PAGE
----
Chris Rising (12:31): That is very encouraging. I did not know that. You also said that one of the focuses for Thomvest is cyber security, and that’s probably going to be real estate tech, proptech and cyber security meet, is going to be a huge thing.
Chris Rising (12:49): I’ve made the point on my podcast, and on others’ podcast recently, that I think we all have our heads down right now because it’s so awful, this pandemic, that we don’t have to be worried about the security as much. But the reality is, there’s bad actors doing really bad things right now. Getting onto people’s laptops through wifi, and moving money, and doing things like that.
Chris Rising (13:12): When I see Jamie Gorman, the head of Morgan Stanley, say, “Our real estate is going to be much different because everybody will work from home,” I find that really hard to believe. I don’t see companies spending thousands of dollars in someone’s apartment to make that safe. I think there will be certain things you can do, and it’s encrypted via the cloud, and things like that, but not everything. I just don’t think the work from home, from a tech security, is something that companies can feel that comfortable with. Do you agree with that statement, or what do you think?
Nima Wedlake (13:44): Yeah. I agree. I think the reality, though, is that, whether they’re comfortable or not, they’ve had to adjust to this new world where the bulk of a company’s employees are working from home.
Nima Wedlake (13:56): Even across our portfolio, where we have companies with hundreds of employees, they’ve had to, and also, no real kind of internal security teams, the way that enterprise companies are able to hire in CSOs and the teams underneath them. They’ve had to scramble to make sure that, A, their people can continue working productively, but then also, continue working in a secure fashion.
Nima Wedlake (14:26): We’re optimistic that there will be many security focused companies founded that help enable that over the next several years. We have, I think, on the consumer finance side, one thing that does worry us, as more folks move to do digital channels for completing transactions, is that that creates lots of opportunities for phishing.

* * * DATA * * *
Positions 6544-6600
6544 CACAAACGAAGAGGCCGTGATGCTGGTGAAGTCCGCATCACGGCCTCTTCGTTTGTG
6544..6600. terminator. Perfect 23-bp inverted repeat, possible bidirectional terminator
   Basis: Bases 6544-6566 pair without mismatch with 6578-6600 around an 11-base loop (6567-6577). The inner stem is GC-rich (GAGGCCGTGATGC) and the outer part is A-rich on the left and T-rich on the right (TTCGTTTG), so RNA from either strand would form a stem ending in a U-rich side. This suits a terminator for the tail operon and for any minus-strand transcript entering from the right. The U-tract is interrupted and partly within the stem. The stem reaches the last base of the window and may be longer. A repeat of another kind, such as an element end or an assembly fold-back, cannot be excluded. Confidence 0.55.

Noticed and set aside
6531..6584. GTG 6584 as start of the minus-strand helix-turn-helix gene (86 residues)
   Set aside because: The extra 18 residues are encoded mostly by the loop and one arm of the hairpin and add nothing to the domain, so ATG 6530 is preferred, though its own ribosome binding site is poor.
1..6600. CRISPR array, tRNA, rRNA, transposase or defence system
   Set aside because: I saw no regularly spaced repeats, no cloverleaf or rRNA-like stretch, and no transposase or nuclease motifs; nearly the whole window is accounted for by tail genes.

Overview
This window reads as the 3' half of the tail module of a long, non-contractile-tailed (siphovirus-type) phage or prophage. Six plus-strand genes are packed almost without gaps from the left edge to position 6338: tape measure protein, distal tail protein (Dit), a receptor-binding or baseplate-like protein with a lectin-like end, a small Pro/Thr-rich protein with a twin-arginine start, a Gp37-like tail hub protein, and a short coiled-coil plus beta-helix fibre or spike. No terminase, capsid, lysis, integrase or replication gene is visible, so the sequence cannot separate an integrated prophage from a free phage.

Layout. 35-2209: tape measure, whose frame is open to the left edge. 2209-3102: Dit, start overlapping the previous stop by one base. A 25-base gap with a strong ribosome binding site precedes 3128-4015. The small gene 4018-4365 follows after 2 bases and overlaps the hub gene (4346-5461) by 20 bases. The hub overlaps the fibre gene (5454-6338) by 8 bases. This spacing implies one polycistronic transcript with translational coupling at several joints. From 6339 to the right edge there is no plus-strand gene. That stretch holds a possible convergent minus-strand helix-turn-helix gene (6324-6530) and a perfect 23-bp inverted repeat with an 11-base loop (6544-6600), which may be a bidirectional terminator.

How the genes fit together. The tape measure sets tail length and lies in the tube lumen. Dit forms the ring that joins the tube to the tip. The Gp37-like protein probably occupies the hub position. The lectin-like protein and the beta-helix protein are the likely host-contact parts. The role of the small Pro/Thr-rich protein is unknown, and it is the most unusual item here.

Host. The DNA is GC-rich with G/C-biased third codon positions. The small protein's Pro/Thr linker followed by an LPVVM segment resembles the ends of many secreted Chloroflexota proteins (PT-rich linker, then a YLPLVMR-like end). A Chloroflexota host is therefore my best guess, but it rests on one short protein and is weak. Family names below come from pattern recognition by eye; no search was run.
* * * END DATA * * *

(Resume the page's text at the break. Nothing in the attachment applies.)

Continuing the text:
Nima Wedlake (14:57): It’s this digital collection of very personal information. Social security numbers. Bank account numbers, et cetera. I think, collectively, we need to educate ourselves on making sure that we’re not giving any of that information to malicious third parties. We have a portfolio company, in our cyber security portfolio, called Red Marlin, that helps enterprises solve for that.
Nima Wedlake (15:34): They go across the web and they identify fraudulent sites. Think a website that represents itself as Wells Fargo but is actually a third party that was set up in a foreign country, that only exists to scrape your personal information. They can, at scale, identify and then take down those sites.
Nima Wedlake (16:02): I think we’re going to see companies like Red Marlin, they’re going to be particularly busy over these next few months, as everyone adapts to life online.
Chris Rising (16:14): I agree with you. We’ve spent so much time, as a company, trying to make our people aware of the phishing. And really, my parents, too. They’re in their late 70s. Any time something comes in, please, if they’re asking for any information, call me, because 99.9% are phishing.
Chris Rising (16:37): What do you think the greatest impediment to solving some of the friction points around real estate transactions are still there, and aren’t going to go away any time soon?
Nima Wedlake (16:51): It’s a good question. I think there will always be natural points of friction in the transaction process. A, this is a massive, like, thinking about, from the consumer’s standpoint, this is a massive transaction they’re undertaking. It’s, in many cases, the largest transaction they’ll ever undertake.
Nima Wedlake (17:11): The places we choose to occupy and live in are highly important. These aren’t decisions to be taken lightly. Buying a home isn’t the same as buying toilet paper online. Maybe it’s just as difficult these days. But the decision, given how heterogeneous the housing stock is, the decision takes time.
Nima Wedlake (17:47): And then, from a financing standpoint, I think there are lots of opportunities to both speed up the transaction process, and then, make financing available to more consumers. But the thing we need to be careful about is making sure we do that in a secure way, like we discussed. And then, also, kind of at a macro level, make sure we’re not taking on too much risk as a set of homeowners, and kind of getting into the trouble we got in during the Great Recession.
Nima Wedlake (18:24): So, I think, in general, the areas that we look at, from an investment standpoint are, A, how do we speed up the transaction with technology, in obvious ways? I think, given how much costs there is in the transaction process, even 10% or 15% improvements there, in aggregate, lead to massive business opportunities.